In round numbers, it takes about $7,500 a month for the Beacon to appear “for free” in your mailbox … for to appear “for free” on any of your web-connected devices whenever you need it … for our news feed to appear “for free” on Well over half of that monthly amount has to come from paid advertisements from area businesses and from local organizations promoting their events.

With many businesses closed and many events simply cancelled, our revenue stream from ads was down by about 30% for the May issue. No one can really forecast, but like everyone else we’re trying to figure out how to deal with the clear possibility that the numbers could get worse, and that recovery could be a long time coming.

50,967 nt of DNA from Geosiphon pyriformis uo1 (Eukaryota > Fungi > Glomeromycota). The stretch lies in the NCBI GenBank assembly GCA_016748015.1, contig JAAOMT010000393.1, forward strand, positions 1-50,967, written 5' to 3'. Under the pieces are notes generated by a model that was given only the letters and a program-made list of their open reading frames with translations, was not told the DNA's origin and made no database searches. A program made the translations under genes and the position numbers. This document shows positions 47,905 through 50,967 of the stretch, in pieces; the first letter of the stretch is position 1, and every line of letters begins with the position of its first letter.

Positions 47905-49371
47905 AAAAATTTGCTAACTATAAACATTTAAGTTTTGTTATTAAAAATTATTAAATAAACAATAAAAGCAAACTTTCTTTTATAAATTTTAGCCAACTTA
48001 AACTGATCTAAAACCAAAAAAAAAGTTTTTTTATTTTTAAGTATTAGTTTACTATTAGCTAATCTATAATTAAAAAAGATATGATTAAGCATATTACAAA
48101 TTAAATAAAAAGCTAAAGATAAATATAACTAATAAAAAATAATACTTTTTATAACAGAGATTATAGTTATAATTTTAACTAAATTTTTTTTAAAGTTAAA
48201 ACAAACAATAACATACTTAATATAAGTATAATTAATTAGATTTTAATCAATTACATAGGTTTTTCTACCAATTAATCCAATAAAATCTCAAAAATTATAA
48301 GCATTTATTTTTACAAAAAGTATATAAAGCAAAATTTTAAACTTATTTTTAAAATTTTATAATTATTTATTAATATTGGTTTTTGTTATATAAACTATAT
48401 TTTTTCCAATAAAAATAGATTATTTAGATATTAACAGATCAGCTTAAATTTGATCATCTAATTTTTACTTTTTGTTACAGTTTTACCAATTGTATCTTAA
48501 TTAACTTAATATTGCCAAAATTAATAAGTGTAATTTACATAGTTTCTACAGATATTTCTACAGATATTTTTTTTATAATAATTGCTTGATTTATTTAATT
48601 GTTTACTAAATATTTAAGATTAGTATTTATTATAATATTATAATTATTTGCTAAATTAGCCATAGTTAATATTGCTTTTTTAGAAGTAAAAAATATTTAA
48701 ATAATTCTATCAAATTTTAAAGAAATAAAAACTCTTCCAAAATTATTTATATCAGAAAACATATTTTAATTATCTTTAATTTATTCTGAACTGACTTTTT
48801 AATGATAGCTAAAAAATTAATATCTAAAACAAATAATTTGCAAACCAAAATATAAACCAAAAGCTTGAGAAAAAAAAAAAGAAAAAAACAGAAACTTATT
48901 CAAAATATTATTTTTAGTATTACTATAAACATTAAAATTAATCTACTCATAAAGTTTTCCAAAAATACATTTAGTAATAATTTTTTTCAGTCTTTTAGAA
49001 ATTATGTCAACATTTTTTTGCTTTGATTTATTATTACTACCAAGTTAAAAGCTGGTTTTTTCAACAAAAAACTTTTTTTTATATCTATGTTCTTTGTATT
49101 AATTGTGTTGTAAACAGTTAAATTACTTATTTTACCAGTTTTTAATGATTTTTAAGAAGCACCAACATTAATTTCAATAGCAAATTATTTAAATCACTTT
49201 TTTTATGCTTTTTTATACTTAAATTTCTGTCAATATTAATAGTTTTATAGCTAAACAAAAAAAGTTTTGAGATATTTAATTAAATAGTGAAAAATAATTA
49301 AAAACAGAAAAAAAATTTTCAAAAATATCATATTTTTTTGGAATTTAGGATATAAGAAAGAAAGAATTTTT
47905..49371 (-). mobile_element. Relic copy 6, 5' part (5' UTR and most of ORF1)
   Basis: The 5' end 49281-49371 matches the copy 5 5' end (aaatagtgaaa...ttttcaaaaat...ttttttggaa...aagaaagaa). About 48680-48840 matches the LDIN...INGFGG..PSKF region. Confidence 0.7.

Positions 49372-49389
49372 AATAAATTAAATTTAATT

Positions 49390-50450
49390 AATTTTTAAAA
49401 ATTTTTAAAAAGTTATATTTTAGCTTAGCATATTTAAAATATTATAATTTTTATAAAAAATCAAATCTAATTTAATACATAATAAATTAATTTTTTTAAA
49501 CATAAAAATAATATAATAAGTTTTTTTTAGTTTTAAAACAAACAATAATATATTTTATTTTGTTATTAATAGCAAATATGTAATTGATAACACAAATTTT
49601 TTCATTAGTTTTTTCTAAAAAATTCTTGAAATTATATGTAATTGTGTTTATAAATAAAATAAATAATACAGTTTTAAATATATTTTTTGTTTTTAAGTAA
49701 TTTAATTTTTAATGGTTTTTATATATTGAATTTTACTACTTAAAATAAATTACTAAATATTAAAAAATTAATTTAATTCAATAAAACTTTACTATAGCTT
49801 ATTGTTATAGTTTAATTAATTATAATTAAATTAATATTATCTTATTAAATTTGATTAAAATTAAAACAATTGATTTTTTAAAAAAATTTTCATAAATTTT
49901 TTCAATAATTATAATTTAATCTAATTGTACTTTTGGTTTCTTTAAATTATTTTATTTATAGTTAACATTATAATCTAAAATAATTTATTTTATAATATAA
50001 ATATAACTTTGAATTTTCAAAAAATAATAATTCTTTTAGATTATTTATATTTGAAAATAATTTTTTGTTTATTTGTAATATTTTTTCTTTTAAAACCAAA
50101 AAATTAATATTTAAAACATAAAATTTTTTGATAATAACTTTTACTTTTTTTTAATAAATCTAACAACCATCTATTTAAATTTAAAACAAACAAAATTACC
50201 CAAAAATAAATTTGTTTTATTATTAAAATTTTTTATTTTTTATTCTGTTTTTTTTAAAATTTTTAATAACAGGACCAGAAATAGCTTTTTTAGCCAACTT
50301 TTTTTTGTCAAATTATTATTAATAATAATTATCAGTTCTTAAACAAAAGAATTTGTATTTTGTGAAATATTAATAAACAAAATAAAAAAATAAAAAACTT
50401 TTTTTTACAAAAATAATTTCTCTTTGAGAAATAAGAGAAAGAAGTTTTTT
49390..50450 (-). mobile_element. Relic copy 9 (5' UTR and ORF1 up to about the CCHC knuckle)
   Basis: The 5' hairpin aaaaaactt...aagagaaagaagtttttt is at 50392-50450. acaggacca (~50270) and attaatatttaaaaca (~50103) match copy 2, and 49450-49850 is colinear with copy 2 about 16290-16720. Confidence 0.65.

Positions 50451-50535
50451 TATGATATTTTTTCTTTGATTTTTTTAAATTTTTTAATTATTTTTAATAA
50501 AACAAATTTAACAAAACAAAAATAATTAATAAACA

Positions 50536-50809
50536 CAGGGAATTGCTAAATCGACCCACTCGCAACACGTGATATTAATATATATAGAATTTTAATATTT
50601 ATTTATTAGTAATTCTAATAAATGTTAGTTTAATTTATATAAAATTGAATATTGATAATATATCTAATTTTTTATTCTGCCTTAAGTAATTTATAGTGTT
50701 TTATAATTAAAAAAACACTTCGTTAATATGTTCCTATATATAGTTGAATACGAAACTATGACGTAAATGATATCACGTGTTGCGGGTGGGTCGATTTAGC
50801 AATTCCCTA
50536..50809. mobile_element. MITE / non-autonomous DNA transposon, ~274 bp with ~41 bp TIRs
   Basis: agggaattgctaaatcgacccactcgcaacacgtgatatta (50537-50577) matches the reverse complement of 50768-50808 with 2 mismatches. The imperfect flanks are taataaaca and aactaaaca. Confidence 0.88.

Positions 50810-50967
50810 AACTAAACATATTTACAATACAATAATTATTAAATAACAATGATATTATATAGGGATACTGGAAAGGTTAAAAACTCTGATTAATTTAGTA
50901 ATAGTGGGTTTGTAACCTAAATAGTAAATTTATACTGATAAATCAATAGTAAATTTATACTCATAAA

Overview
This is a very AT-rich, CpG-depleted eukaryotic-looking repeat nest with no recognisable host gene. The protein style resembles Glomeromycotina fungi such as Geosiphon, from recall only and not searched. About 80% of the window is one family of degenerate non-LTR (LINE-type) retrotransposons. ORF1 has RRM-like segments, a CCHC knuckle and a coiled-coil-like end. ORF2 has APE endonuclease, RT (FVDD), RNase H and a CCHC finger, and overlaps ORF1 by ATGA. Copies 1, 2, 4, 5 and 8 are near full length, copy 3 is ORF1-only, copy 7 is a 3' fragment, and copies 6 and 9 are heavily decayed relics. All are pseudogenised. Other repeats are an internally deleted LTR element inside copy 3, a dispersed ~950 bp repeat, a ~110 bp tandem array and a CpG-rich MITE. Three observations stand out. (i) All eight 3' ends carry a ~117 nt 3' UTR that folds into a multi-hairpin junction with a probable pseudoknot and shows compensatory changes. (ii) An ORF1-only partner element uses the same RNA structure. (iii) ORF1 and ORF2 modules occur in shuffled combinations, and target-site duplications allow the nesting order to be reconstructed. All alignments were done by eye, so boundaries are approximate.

One COVID impact that’s peculiar to newspapers is this: revenue from newspaper advertising has been in serious decline worldwide for at least a decade. When the world recovers from this pandemic, will newspaper advertising recover as well? There’s a significant chance that the ads we’re losing today — even those from businesses that survive the downturn — may actually be gone for good. That’s a very, very sobering thought and raises grave questions for the future of the Beacon.

The rest of our revenue, even when ad sales are “normal,” has to come from donations from the community. (The Beacon is a 501(c)3 non-profit charitable trust.) We would normally have kicked off our annual community fundraising appeal in the May issue, but times were so uncertain … and the hope that things might start turning around soon was so enticing … that out of respect for the uncertainty all our potential donors were facing we decided to delay our annual appeal.